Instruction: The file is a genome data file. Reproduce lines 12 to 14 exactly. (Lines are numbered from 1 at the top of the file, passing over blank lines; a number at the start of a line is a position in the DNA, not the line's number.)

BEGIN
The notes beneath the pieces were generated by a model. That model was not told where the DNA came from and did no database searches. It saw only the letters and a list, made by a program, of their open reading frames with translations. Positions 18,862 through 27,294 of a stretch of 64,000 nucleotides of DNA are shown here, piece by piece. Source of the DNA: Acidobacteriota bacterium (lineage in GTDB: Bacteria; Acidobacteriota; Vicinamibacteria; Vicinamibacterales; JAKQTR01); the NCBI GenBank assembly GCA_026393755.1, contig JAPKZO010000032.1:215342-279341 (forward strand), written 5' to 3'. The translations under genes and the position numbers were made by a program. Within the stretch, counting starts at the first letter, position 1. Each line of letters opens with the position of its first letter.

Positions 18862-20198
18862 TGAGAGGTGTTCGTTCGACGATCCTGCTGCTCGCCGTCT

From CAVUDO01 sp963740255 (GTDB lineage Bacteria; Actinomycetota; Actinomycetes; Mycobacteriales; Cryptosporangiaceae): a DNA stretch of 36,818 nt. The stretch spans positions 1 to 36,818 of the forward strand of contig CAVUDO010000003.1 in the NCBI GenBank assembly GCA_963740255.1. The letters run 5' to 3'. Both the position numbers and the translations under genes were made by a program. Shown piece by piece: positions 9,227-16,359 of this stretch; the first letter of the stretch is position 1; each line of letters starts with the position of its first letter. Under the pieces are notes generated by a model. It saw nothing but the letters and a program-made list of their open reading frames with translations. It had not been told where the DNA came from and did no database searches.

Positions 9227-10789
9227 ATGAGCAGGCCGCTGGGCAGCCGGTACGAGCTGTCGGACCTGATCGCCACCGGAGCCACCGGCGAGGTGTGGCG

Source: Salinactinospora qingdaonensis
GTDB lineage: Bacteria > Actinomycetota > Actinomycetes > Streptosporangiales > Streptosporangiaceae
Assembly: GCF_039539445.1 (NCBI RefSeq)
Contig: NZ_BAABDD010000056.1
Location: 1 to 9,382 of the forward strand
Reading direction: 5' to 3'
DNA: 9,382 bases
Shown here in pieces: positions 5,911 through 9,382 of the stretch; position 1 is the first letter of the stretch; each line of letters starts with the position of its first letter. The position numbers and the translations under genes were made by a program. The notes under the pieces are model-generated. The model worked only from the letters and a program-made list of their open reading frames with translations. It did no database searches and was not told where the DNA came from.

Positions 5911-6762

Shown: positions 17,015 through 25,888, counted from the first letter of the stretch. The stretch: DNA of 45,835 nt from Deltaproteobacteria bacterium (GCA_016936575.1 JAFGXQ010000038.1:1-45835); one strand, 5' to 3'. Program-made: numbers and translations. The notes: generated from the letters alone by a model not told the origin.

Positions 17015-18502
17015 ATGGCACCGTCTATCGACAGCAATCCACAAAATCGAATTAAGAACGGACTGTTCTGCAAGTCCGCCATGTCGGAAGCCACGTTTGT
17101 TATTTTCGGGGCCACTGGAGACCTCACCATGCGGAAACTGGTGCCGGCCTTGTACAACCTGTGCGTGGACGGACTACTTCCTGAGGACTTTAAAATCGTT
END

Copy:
Reading direction: 5' to 3'
DNA: 9,382 bases
Shown here in pieces: positions 5,911 through 9,382 of the stretch; position 1 is the first letter of the stretch; each line of letters starts with the position of its first letter. The position numbers and the translations under genes were made by a program. The notes under the pieces are model-generated. The model worked only from the letters and a program-made list of their open reading frames with translations. It did no database searches and was not told where the DNA came from.